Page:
The digital video decoding system 210 reads compressed video stored in a second part of DRAM 52 assigned to digital video decoding system 210 and effects decompression and reconstruction of compressed digital video streams into an assigned fifth part of DRAM 52, and in communication with the display output system (such as RF output system 48) effects presentation of video pictures in television 41.
The digital audio decoding system 220 reads compressed audio stored in a third part of DRAM 52 assigned to the digital audio decoding system 220 and effects decompression and reconstruction of compressed digital audio streams into an assigned sixth part of DRAM 52, and in communication with the audio player and output system 230 effects presentation of audio sample to television 41 and/or other audio output interfaces (not shown) in DHCT 16.
An executable program or algorithm corresponding to an operating system (OS) component, or to a client platform component, or to a client application, or to respective parts thereof, can reside in and execute out of DRAM 52 and/or flash memory 51. Likewise, data inputted into or outputted from any executable program can reside in DRAM 52 or flash memory 51. Furthermore, an executable program or algorithm corresponding to an OS component, or to a client platform component, or to a client application, or to respective parts thereof, can reside in flash memory 51, or in a local storage device connected to DHCT 16 and can be transferred into DRAM 52 for execution. Likewise, data input for an executable program can reside in flash memory 51 or a storage device and can be transferred into DRAM 52 for use by an executable program or algorithm. In addition, data outputted by an executable program can be written into DRAM 52 by an executable program or algorithm and can be transferred into flash memory 51 or into a storage device for storage purposes. The present invention is not limited by where or how data and/or applications are stored or retrieved.
Each of the above mentioned applications comprises executable instructions for implementing logical functions and can be embodied in any computer-readable medium for use by or in connection with an instruction execution system, apparatus, or device, such as a computer-based system, processor-containing system, or other system that can fetch and execute the instructions. In the context of this document, a "computer-readable medium" can be any means that can contain, store, communicate, propagate, or transport the program for use by or in connection with the instruction execution system, apparatus, or device. The computer readable medium can be, for example but not limited to, an electronic, magnetic, optical, electromagnetic, infrared, or semiconductor system, apparatus, device, or propagation medium. More specific examples (a non-exhaustive list) of the computer-readable medium would include the following: an electrical connection (electronic) having one or more wires, a portable computer diskette (magnetic), a random access memory (RAM) (electronic), a read-only memory (ROM) (electronic), an erasable programmable read-only memory (EPROM or Flash memory) (electronic), an optical fiber (optical), and a portable compact disc read-only memory (CDROM) (optical). Note that the computer-readable medium could even be paper or another suitable medium upon which the program is printed, as the program can be electronically captured, via for instance optical scanning of the paper or other medium, then compiled, interpreted or otherwise processed in a suitable manner, and then stored in a computer memory.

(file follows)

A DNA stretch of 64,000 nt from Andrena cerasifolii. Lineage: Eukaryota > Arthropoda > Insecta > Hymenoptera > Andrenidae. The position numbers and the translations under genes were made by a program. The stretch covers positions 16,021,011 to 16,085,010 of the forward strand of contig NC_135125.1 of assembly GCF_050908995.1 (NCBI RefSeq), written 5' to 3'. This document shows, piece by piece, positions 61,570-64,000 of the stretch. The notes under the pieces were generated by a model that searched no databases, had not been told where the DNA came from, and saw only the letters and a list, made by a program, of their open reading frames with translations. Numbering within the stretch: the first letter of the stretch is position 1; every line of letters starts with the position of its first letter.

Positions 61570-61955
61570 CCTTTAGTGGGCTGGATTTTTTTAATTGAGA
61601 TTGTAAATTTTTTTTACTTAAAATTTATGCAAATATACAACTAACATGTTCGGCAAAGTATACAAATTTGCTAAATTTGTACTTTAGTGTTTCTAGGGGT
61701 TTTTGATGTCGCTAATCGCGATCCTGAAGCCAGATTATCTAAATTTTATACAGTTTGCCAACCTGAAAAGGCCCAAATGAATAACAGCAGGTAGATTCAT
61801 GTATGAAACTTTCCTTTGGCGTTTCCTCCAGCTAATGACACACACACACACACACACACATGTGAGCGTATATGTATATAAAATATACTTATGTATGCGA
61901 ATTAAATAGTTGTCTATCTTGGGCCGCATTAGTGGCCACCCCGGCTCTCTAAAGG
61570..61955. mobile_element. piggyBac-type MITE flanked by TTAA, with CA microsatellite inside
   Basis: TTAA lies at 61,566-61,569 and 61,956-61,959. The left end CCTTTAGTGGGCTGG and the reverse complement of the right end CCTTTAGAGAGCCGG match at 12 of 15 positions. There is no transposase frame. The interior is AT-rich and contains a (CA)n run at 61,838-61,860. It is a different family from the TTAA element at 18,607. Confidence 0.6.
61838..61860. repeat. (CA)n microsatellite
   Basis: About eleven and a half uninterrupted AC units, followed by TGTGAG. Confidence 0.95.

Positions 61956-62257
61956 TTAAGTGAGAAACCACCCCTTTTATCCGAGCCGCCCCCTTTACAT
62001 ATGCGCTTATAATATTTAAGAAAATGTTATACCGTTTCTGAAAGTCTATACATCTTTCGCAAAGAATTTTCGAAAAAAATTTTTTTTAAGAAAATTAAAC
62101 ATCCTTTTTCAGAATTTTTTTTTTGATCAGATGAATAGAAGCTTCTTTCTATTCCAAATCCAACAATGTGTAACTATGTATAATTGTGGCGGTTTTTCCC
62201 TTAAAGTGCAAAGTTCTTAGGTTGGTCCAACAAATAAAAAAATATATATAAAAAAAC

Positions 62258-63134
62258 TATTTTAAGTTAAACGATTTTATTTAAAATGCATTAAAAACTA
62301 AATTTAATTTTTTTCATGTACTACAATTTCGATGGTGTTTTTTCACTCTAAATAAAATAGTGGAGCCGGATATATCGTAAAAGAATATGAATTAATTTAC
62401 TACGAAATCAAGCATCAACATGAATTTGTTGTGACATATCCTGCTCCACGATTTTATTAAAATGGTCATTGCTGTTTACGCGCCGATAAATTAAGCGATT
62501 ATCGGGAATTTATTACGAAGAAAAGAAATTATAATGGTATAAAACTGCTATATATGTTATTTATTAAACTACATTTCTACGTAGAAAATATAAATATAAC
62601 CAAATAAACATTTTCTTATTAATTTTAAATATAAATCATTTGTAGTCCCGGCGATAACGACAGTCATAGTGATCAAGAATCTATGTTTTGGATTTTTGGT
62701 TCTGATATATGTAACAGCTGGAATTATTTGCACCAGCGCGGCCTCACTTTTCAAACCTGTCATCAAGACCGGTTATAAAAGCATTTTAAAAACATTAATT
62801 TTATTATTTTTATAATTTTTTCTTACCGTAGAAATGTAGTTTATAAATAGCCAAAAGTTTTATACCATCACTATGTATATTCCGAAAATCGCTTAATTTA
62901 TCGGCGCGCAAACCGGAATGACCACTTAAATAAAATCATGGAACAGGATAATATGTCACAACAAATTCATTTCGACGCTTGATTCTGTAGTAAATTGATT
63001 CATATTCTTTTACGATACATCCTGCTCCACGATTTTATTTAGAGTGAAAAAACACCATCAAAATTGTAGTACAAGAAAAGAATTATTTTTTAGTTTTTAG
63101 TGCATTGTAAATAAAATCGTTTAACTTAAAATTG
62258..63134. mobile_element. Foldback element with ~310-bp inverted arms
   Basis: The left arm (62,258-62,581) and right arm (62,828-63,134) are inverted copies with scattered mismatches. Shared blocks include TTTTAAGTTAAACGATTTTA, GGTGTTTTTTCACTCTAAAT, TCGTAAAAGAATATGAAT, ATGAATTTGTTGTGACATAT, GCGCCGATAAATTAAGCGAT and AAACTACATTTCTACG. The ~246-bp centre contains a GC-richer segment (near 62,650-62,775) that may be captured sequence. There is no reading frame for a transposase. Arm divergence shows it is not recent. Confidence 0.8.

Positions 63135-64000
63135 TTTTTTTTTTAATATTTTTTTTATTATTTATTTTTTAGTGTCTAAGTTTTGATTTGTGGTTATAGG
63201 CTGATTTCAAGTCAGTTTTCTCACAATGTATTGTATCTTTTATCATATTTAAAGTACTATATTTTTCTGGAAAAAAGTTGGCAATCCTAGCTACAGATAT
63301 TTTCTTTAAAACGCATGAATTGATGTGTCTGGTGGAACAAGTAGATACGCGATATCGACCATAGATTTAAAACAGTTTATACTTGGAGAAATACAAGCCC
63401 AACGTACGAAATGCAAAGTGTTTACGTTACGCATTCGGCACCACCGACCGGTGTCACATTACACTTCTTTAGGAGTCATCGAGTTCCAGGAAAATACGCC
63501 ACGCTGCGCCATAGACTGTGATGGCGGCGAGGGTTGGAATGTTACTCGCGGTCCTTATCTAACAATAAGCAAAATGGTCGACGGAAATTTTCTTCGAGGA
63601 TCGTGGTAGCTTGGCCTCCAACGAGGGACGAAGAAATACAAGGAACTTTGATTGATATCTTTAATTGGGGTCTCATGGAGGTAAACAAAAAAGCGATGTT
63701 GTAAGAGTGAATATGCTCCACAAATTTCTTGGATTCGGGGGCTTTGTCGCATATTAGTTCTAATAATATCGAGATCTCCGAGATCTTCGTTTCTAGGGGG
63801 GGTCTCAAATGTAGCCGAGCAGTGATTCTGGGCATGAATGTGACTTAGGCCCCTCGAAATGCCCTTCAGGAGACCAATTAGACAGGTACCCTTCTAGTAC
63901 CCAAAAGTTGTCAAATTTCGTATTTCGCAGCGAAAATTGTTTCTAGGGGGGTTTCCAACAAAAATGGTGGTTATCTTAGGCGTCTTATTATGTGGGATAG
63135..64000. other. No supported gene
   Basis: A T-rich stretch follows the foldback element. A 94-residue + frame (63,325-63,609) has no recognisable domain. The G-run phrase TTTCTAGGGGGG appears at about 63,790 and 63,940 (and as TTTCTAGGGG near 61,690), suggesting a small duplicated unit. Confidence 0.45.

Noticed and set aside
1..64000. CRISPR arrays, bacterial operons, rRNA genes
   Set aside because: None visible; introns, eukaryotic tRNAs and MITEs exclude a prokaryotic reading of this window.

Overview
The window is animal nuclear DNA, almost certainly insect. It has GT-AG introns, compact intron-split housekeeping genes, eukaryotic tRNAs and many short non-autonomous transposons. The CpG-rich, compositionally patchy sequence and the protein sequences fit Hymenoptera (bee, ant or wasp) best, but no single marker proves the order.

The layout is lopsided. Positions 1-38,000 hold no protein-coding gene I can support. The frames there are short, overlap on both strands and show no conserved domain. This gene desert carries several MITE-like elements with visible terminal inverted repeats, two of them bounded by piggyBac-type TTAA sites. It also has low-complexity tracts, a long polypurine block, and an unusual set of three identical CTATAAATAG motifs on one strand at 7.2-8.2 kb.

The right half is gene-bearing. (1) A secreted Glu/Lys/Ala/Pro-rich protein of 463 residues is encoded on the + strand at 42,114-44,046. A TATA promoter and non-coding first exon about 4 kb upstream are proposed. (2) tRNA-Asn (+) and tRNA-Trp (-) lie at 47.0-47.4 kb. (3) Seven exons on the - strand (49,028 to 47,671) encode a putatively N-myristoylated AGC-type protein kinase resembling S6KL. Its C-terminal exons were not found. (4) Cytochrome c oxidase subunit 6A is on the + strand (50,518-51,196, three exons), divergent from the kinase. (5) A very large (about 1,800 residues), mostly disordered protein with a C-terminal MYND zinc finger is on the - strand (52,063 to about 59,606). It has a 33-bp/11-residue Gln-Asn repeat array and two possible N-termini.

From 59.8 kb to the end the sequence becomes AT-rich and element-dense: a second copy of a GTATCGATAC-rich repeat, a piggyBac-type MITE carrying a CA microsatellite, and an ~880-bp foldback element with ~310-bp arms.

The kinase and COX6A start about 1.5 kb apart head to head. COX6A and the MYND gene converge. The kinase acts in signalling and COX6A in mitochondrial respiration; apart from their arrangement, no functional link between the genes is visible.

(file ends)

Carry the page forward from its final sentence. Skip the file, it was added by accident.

FIG. 4 is a non limiting example of a remote control device 80 that is used to provide user input to the DHCT 16. The arrow buttons 82 include an up arrow button 83, a down arrow button 84, a left arrow button 85, and a right arrow button 86 that are used to scroll through options and/or to highlight an option. The select button 87 may be used to select a currently highlighted option that is provided to the user. Other buttons that are available on the remote control device will be discussed further below. Many alternative methods of providing user input may be used including a remote control device with different buttons and/or button layouts, a keyboard device, a voice activated device, etc. The invention described herein is not limited by the type of device used to provide user input.
With continued reference to FIGS. 3, 3A and 4 throughout the remaining figures, FIG. 5 depicts an example VOD rental selection window 100. As with other window examples discussed below, processor 44 executes program instructions of MOD client application 63 that cause it to direct the window manager 59 to create window 100 via display data that is formatted for television 41. Processor 44 stores the display data or parts thereof in DRAM 52 (as necessary) and transfers the display data to a display output system such as RF output system 48 wherein display data is converted to respective television signals and transmitted to television 41. Of course, the scope of the invention also includes any other method of causing the described windows to appear to the user.
A user may utilize the rental selection window 100 in order to request a video-on-demand rental. Top portion 101 of example window 100 typically contains one or more headings, while the bottom portion 102 typically illustrates relevant navigation buttons available on the remote control device 80. Video rental list 103 contains the titles of video presentations, such as video title 104, that are available for rent as well as a highlighted title area 105.